Written By: Matthew Craig
Industry Specialist
LAPF Investments

For all pension funds, bonds have moved from being a safe but dull investment asset to becoming an asset class of much greater potential interest.There are myriad reasons for this shift.

Firstly, recent macro-economic events, particularly the build-up of debt in certain Western economies, have raised doubts over sovereign debt – or gilts – that were a cornerstone in bond allocations. Few people could have expected a leading ratings agency to downgrade US debt as we saw happen this summer, and other G7 economies, such as France, have seen their triple-A rating under threat. The coalition government in the UK has pledged to maintain its AAA status, but low growth could yet thwart this aspiration. Another element for bond investors to consider is their exposure to areas such as financials and the Eurozone. Most investors have been shunning banks for some time now, given potential regulatory risks and the weakness of some financial institutions. And the ongoing Eurozone dramas mean that investors are now thinking twice about holding bonds of many of the European countries.

A second reason for the change in attitude towards the asset class is that corporate bonds are becoming a wider and more volatile asset class; pension funds saw valuations plunge in the credit crunch of 2008 and early 2009, only to see a strong recovery in 2009 and 2010. In addition, credit, which encompasses both investment grade and high yield corporate bonds, as well as assets such as leveraged loans and asset-backed securities, is now seen as a fertile hunting ground for absolute returns, which can benefit institutional investors. There has also been increasing interest in emerging market debt, which includes local currency and hard currency government debt, and emerging market corporate bonds.

Local authority pension funds are among those investors taking a much greater interest in corporate bonds and the other components of the credit asset class. Mercer principal and head of the local authority investment business, Joanne Holden, commented: “Quite a few of our clients are currently doing strategic reviews and we think there are better ways of accessing returns from bonds than just holding corporate bonds.

“High yield bonds are one subcategory being put forward by fund managers at the present time. For example, M&G Investments said that European high yield bonds now offer better value than investment grade bonds, and it has started to go back into high yield for the first time since 2009. However, it added that the high yield market still contained a sizeable amount of debt that institutional investors should avoid. Overall though, the case for high yield debt rests of a large spread over safer fixed income assets, giving investors a pickup in yield. According to M&G, bonds rated at BB or below can give an additional yield of 5.5% now, against a spread of 3.5% in May this year, which can produce better risk-adjusted returns for investors.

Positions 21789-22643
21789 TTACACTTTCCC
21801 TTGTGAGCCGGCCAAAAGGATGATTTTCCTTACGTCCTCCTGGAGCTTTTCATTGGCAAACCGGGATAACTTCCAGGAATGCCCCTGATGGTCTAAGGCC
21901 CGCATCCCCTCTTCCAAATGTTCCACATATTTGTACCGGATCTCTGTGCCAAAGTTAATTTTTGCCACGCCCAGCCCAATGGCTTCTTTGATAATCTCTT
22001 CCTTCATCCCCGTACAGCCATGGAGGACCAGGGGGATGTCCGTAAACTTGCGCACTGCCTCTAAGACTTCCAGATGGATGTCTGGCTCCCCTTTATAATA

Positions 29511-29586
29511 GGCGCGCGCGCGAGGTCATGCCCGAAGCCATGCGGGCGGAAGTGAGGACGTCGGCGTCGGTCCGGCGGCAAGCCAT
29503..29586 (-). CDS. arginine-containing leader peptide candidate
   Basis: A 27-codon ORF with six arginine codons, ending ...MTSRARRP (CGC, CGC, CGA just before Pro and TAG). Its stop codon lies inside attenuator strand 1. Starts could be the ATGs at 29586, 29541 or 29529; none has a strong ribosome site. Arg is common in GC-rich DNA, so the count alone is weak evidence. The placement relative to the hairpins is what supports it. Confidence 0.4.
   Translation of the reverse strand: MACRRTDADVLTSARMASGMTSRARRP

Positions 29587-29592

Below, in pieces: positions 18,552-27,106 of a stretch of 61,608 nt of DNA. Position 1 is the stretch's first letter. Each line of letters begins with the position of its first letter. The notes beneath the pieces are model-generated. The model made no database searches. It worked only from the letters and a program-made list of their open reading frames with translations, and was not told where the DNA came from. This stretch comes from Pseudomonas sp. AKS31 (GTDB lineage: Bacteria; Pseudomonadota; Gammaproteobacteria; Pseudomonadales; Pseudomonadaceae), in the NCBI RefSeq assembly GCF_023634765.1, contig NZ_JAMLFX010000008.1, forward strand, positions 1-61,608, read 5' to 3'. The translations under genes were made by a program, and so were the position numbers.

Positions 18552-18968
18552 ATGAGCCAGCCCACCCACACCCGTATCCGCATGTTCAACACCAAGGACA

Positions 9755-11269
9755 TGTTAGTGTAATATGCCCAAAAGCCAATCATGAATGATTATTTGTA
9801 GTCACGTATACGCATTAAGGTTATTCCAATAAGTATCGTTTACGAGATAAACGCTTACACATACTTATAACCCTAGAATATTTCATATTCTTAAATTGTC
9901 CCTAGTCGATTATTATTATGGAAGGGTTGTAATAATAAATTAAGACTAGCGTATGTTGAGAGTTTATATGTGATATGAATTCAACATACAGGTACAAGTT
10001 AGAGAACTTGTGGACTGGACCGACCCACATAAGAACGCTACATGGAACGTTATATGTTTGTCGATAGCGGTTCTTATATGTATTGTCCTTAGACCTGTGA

A crucial factor when assessing high yield bonds is the default rate. If this is lower than the market expects, high yield bonds should prove a useful way of increasing income without a disproportionate increase in risk. M&G All Stocks Fund manager, Jamie Hamilton, said: “For the first time since 2009 you’re getting well rewarded for taking on high yield risk. The market now looks more attractive than investment grade but forensic analysis is absolutely crucial – investors must find senior positions in bonds with the strongest covenants, issued by companies able to weather recession. Investors able to allocate to such bonds should see a significant improvement to risk adjusted returns.”

And Richard Ryan, manager of M&G Alpha Opportunities Fund, said: “Few market participants seem to have noticed the profound changes starting to take place in high yield. First you have panic selling by short term investors who bought in 2009 but are now spooked by the sovereign debt crisis – the irony is such investors typically ditch their most liquid, and often highest quality, bonds first.” Similarly, Baring high yield bond fund manager and head of credit, Ece Ugurtas, commented: “The European high yield bond market has been demonstrating vulnerability to recent events amidst the sovereign debt crisis, underperforming both the US and the UK high yield markets. As a result valuations have become more attractive across Europe.” Holden said that local authorities tended to have a range of views on high yield bonds as a potential investment, depending on their own particular circumstances, and factors such as the governance budget or the resources available to assess and monitor investment opportunities. “Some local authorities might see high yield as a growth asset, or even part of the alternative box, rather than part of the bond allocation. It depends on their objectives – we are seeing huge variations in how different local authorities are approaching this area.”